A senior lawyer who secretly installed GPS tracking and audio recording devices in his ex-girlfriend’s car to see who she was dating was suspended for at least one year.
The Supreme Court of Pennsylvania Aug. 30 granted a joint petition consenting to discipline for Michael J. Casale, Jr. that suspended him from practicing law for five years, with four years stayed on conditions.
After Casale and his girlfriend split up, he went into her garage at night and put a tracking device in the rear of her vehicle and a USB audio recording device under her front seat, the petition said. He wanted to track her movements and discover who she was dating.
Casale tried to retrieve the devices several times but couldn’t because her vehicle was locked, the petition said. About three months after Casale placed the devices, the former girlfriend discovered them.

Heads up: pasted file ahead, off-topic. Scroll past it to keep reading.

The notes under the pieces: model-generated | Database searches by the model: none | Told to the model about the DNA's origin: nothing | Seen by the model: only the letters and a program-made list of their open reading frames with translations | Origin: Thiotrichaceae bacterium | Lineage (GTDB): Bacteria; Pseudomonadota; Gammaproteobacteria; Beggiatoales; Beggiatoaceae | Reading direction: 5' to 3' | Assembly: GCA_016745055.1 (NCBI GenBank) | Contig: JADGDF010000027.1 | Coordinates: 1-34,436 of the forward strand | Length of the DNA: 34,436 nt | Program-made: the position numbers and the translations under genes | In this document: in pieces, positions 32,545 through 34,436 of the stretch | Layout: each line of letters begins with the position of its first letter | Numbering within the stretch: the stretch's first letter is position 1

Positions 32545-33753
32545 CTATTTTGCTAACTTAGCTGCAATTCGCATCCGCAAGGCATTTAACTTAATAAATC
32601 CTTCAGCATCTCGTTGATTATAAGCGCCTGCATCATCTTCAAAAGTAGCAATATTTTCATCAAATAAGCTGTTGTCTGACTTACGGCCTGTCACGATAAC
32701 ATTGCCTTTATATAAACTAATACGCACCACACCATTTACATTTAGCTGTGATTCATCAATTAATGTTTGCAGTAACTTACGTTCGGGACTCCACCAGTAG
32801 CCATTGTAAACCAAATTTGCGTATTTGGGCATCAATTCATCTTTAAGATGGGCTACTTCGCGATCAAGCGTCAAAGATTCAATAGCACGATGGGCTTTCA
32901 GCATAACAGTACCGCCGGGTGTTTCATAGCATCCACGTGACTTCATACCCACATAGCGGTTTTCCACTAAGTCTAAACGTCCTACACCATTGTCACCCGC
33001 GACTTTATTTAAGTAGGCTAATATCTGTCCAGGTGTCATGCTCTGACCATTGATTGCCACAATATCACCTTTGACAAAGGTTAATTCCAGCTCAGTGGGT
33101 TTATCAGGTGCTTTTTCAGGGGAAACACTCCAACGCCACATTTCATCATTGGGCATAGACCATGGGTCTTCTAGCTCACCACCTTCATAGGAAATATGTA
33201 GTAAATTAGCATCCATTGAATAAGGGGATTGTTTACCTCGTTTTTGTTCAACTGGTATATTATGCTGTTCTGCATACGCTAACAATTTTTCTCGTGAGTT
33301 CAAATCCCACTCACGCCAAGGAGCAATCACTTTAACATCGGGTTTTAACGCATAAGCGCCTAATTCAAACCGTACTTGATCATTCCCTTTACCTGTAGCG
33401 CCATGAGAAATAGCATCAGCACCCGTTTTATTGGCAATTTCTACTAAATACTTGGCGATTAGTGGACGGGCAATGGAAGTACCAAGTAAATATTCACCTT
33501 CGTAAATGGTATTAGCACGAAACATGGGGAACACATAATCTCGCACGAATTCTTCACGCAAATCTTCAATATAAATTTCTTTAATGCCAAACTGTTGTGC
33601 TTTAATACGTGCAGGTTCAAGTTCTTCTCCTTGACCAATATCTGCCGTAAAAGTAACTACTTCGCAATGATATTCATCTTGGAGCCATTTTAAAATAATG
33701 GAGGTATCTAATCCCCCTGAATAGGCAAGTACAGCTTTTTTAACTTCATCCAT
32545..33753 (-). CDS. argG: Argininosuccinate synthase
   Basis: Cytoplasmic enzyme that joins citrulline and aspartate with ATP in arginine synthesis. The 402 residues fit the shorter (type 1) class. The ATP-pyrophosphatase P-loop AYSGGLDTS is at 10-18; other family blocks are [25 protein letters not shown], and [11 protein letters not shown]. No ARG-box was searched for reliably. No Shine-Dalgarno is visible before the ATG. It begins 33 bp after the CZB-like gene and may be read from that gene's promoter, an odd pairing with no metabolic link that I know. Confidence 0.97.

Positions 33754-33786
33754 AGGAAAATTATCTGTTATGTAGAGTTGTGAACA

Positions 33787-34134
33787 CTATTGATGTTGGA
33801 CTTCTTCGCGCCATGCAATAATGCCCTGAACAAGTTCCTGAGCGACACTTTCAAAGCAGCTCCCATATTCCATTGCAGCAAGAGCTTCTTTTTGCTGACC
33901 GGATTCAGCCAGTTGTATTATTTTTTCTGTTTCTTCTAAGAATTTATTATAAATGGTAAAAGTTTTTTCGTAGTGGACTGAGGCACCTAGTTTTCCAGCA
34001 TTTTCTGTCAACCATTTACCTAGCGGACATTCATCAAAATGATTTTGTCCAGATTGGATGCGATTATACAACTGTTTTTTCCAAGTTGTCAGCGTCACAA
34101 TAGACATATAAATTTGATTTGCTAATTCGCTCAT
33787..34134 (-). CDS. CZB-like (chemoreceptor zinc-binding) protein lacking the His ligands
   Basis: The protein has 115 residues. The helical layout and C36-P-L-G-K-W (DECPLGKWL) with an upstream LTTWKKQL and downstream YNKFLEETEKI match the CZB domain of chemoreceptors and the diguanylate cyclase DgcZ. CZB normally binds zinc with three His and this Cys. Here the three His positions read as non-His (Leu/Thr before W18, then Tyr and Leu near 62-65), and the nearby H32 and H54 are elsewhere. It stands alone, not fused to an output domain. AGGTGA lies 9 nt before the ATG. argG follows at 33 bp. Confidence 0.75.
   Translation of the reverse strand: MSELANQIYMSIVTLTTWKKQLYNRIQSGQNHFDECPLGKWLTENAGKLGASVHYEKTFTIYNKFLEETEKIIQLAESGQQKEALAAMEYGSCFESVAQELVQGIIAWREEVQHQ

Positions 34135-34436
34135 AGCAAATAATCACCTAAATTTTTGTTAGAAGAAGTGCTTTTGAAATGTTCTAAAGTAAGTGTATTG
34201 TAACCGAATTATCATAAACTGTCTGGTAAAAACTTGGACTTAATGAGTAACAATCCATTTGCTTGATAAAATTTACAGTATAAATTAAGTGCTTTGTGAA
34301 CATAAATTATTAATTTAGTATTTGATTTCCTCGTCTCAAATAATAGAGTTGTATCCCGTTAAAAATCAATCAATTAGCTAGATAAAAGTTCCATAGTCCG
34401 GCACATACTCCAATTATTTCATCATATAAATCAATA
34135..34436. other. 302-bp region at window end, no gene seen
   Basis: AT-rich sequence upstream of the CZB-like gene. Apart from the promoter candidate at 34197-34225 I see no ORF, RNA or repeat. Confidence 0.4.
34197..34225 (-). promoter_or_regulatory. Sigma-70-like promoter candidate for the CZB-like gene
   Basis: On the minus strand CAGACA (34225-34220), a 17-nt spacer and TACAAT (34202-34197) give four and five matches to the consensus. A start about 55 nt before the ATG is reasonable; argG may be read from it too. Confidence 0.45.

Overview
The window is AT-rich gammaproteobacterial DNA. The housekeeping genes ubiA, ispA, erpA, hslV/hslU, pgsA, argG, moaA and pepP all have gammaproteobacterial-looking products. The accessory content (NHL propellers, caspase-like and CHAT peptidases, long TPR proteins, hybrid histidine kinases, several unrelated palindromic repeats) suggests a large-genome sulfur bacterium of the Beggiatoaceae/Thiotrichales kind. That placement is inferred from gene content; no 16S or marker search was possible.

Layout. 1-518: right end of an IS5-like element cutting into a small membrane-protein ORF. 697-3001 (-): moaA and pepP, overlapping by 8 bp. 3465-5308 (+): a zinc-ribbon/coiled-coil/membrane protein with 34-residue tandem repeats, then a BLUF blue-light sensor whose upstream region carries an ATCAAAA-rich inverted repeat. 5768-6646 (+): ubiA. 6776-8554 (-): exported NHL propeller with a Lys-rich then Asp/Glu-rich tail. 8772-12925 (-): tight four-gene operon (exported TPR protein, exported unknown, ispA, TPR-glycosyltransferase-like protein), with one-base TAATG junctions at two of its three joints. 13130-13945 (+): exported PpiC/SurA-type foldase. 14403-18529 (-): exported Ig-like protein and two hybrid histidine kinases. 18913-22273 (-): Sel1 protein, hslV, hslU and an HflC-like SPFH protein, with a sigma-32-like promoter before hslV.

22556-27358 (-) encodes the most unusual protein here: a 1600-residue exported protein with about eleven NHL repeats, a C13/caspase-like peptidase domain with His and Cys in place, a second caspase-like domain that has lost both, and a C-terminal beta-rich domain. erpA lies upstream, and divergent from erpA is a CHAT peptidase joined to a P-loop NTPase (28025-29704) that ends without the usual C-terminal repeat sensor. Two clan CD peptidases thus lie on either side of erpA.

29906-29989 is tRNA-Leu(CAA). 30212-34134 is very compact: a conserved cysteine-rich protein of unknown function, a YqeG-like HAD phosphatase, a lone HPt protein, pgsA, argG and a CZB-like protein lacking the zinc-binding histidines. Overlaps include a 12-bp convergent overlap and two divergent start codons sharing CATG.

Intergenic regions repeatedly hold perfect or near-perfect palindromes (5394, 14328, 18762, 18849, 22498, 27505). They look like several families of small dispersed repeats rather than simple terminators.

He pleaded guilty to trespass and intercepting or using wire, electronic or oral communications. He was sentenced to five years’ probation and ordered to perform 100 hours of community service, make a $10,000 charitable donation, and have no contact with his ex-girlfriend.
Casale agreed he violated Pennsylvania Rules of Professional Conduct 8.4(b) (committing a crime that reflects adversely on lawyer’s honesty or fitness) and 8.4(c) (conduct involving dishonesty or fraud).
The petition listed the following as mitigating factors: no disciplinary history; admission of wrongdoing and cooperation during his disciplinary proceedings; and remorse.
The suspension was retroactive to Jan. 4, 2018 (date of his temporary suspension), and the conditions of the probationary four-year stayed suspension included complying with the terms of his criminal probation and reporting his discipline to all jurisdictions where he is admitted to practice law.
Casale was admitted to practice in Pennsylvania in 1976.
The case is Office of Disciplinary Counsel v. Casale, 2018 BL 315337, Pa., 2435 Disciplinary Docket No. 3, 8/30/18.